In a time before Luke Freeman, there was Adrian Clarke. Both graduates of Arsenal, there is a little bit of disparity between the ages of the pair upon arriving at Boro’, but there are also some striking similarities – not least both being wing wizards on the left hand side.
Clarkey was recruited by Paul Fairclough during summer 2000, having played at Southend in the three years after his departure from the Gunners. Having gained invaluable experience both in the Premier and Football Leagues, he became an important player for a Boro’ team looking to end a four-year wait for a second Conference title, and a first Football League promotion.
One of Clarke’s significant traits in his time at Broadhall Way was his ability to score goals that would make seasoned strikers blush. Ten, 15, 20, 25 or 30 yards, nothing was beyond his capabilities. Notable examples were the two thunderbolts against Forest Green Rovers in February 2002, but these were not in isolation. Many of his 19 goals during his time at the club were special.
Another occasion on which Clarkey’s importance was underlined came against struggling Dover Athletic on the following April Fool’s Day. After the visitors went ahead, Clarke was determined not to see Boro’ being the fools and hit back with another piledriver – the type that would have Alan Partridge comparing his left peg with a traction engine. But injury forced him off after just 20 minutes, and Boro’ wilted.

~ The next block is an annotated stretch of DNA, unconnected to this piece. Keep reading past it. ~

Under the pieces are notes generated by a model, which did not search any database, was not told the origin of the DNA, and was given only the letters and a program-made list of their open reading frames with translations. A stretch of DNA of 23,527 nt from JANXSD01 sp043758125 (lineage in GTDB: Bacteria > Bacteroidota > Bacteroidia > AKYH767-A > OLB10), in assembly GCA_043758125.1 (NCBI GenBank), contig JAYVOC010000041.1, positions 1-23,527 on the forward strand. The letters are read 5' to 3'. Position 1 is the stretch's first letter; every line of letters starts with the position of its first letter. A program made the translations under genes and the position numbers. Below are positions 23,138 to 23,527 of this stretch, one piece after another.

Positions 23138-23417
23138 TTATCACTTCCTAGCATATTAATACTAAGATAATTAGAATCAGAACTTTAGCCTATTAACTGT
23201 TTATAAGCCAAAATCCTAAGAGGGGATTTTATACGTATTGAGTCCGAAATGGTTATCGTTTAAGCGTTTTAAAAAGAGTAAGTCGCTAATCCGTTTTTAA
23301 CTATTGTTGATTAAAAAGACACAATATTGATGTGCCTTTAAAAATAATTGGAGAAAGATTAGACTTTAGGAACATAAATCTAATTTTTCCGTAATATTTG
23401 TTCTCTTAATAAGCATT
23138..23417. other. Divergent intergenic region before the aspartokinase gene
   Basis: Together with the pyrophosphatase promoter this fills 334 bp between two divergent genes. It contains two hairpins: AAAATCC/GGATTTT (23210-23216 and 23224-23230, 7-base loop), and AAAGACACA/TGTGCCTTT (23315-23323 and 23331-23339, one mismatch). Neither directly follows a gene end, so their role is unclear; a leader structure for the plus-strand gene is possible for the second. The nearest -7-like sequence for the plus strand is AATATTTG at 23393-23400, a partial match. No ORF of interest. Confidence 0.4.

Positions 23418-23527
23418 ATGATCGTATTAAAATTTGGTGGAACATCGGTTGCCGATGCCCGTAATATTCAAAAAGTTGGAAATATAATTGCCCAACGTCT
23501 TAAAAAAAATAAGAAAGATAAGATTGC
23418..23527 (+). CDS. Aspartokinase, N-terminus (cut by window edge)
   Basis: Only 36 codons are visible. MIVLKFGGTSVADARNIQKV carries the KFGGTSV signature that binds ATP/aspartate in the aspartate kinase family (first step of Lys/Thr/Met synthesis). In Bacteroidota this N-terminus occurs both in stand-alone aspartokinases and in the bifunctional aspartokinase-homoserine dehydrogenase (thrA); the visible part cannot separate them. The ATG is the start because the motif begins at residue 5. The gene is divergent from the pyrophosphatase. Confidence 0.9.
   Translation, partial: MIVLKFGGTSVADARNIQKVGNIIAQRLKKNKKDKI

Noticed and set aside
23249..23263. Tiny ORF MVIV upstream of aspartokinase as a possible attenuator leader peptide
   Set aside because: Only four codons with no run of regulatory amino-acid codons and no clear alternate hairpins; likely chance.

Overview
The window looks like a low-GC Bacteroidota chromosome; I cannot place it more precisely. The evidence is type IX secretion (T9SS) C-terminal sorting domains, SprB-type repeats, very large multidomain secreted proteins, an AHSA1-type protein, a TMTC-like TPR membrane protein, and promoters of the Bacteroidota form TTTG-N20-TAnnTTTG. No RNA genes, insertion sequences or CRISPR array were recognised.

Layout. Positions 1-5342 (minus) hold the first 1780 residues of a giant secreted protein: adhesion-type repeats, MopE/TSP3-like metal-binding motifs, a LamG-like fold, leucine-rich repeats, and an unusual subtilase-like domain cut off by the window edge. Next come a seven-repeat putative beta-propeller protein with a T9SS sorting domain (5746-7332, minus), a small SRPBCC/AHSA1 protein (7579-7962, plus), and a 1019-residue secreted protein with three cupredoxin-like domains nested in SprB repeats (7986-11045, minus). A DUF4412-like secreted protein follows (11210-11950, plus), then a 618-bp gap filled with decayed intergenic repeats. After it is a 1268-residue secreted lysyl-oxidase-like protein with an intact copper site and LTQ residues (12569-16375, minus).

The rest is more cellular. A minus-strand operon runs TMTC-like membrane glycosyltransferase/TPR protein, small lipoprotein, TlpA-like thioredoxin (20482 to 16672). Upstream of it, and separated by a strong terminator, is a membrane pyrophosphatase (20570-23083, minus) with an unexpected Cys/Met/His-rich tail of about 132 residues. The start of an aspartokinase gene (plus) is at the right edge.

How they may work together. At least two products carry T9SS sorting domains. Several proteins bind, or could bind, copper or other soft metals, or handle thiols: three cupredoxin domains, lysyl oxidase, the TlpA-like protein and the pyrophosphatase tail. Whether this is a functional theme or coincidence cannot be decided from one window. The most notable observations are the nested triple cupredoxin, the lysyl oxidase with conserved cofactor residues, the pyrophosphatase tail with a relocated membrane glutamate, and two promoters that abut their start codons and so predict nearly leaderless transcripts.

For whatever reason, he fell out of favour with Wayne Turner and was loaned to Hendon – with respect, a team below Clarke’s abilities. A permanent move followed, to Margate, and Boro’ were left relying on Michael Blackwood and Louis Riddle for their left wing artistry. Was it a decision that backfired on Turner? Well, he was sacked with Boro’ bottom of the table in December. A minor coincidence?